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Soil: It is much more than Dirt

Soil and Crop Management

Soil: It is much more than Dirt

The Dirt:

Have you ever thought about the soil that lies beneath your feet? Soil is responsible for 95% of the food we eat and it supports life on Earth in many different ways. But what exactly is healthy soil and why is it so important?

Many of us don’t give it a second look, but without soil (note: we won’t call it dirt) life on Earth simply would not exist! 95% of our food is directly or indirectly dependent on soil. You wouldn’t be eating very well without it! The soil is an essential ingredient to healthy food and nutrition and is responsible for the ripe fruit you eat at breakfast, the crisp lettuce used in your salad for lunch, and the chicken you prepare for dinner. Thank you, soil!

Soil also supports the foundation for our homes, it helps grow the fibers that make up our clothes, provides the fossil fuels that keep our engines running, acts as a purifier for our water and air and helps control both erosion and flooding. Soil provides a habitat for essential organisms and has a big impact on climate stability. (Read more about this in our post, Out of the Air and Into the Soil).


Soils deliver ecosytem services that enable life on earth (FAO)

Soil health is a paramount concern around the world

According to the Food and Agriculture Organization of the United Nations (FAO): 33% of the world’s soil is moderately to highly degraded due to erosion, drought, loss of soil organic carbon, loss of biodiversity, destruction of ecosystems, habitat destruction, and pollution.

The World Wildlife fund estimates that half of the topsoil on Earth has been lost over the past 150 years.

This is a huge problem! Soil is a finite resource, which means its loss and degradation is not recoverable within the average human lifespan. This is critically important because it threatens our ability to provide food for a growing population and jeopardizes the quality of our environment.

Global status of human degradation of soils. FAO

The Dust Bowl in the 1930s.  Severe drought and wind whipped up the top soil in the Great Plains, which had been heavily tilled for the previous decade. Image source

The good news is that there is a worldwide effort amongst government agenciesNGOs, and food and agricultural companies to provide education, research, and funding to farmers, ranchers and landowners to help improve, manage, and sustain healthy soils.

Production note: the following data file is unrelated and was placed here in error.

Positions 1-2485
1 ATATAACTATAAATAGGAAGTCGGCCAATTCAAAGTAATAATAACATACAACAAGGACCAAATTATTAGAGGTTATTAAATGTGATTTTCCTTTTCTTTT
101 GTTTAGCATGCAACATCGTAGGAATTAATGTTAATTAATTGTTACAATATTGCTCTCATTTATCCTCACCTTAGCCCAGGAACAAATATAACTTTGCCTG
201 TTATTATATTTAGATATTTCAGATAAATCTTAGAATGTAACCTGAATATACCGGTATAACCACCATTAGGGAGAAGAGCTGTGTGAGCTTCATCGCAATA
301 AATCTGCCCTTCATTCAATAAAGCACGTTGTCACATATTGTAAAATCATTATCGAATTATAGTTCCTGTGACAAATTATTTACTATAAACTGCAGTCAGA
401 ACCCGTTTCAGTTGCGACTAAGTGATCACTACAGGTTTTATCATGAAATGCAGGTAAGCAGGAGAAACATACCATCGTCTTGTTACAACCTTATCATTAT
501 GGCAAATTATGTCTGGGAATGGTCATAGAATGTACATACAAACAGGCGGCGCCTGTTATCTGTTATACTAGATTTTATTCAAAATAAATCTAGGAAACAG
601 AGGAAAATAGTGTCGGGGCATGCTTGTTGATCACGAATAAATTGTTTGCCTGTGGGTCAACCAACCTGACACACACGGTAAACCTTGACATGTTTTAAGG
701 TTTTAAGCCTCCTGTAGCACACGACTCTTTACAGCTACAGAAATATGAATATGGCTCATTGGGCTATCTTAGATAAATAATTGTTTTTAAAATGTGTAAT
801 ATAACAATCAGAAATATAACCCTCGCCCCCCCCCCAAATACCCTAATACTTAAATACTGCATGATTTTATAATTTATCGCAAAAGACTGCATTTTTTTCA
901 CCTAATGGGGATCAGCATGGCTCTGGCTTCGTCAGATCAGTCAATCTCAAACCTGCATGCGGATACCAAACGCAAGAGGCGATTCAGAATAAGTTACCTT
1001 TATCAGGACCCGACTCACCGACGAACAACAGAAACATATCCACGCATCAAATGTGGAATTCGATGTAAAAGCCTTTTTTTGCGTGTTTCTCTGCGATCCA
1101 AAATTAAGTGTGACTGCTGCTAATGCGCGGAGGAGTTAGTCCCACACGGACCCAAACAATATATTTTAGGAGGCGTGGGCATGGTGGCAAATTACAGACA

For too long, we have cared too much about what the soil can do for us, and each year it grows a little more tired, depleted, susceptible to pests, disease and water shortages, and we are all responsible. “It is up to us, farmers, ranchers, soil scientists, legislators and consumers, to invest in our soil once again.
Soil Health Institute

What is healthy soil?

Do you grow your own veggies? If yes, you know that they grow better and have fewer pests and diseases if they are grown in a soil that is rich in organic matter. Adding composted kitchen scraps, well-rotted manure or bags of purchased compost to the soil supports the beneficial biota living in the soil.


Examing soil: The presence of earthworms is a good sign of soil health!

These billions of beneficial organisms–bacteria, algae, fungi, protozoa, nematodes, earthworms, and beetles — feed, digest and decompose the organic matter and in turn improve soil tilth, texture, aeration, drainage, and nutritional content.

The soil food web is composed of billions of organisms that decompose organic materials, cycle nutrients, and improve soil structure. (USDA NRCS)

A single gram of healthy soil contains millions of organisms, most of which we cannot see with the naked eye or have even discovered. (Photo: FAO) Test your knowledge of soil!  Click on the image.

“Making” healthy soil…

By increasing the organic matter in your soil, you can improve its long-term health and performance. Similar to how you can drink and eat pre and probiotics improve your gut health, farmers incorporate organic matter such as crop residues, animal manure, compost, cover crops, and perennial grasses, and legumes to feed the microbial community in the soil. These practices are the basic principles that underpin conservation agriculture.

Researchers agree that soil health improves through diversified crop rotations, minimal soil disturbance (no-till and reduced tillage), and the use of cover crops. These practices are the basic principles that underpin conservation agriculture. As a result, farmers are sequestering more carbon, increasing water infiltration, improving wildlife and pollinator habitat—all while harvesting better profits and often better yields.

The Bottom Line:

The soil is the foundation for our food and well-being. Organic matter is the key to healthy soil, and by incorporating compost, crop residues, aged manure or cover crops into your garden or yard, you will create a strong and resilient soil which will improve the environment around you and grow more bountiful crops.

D2D-illustration Bottom Line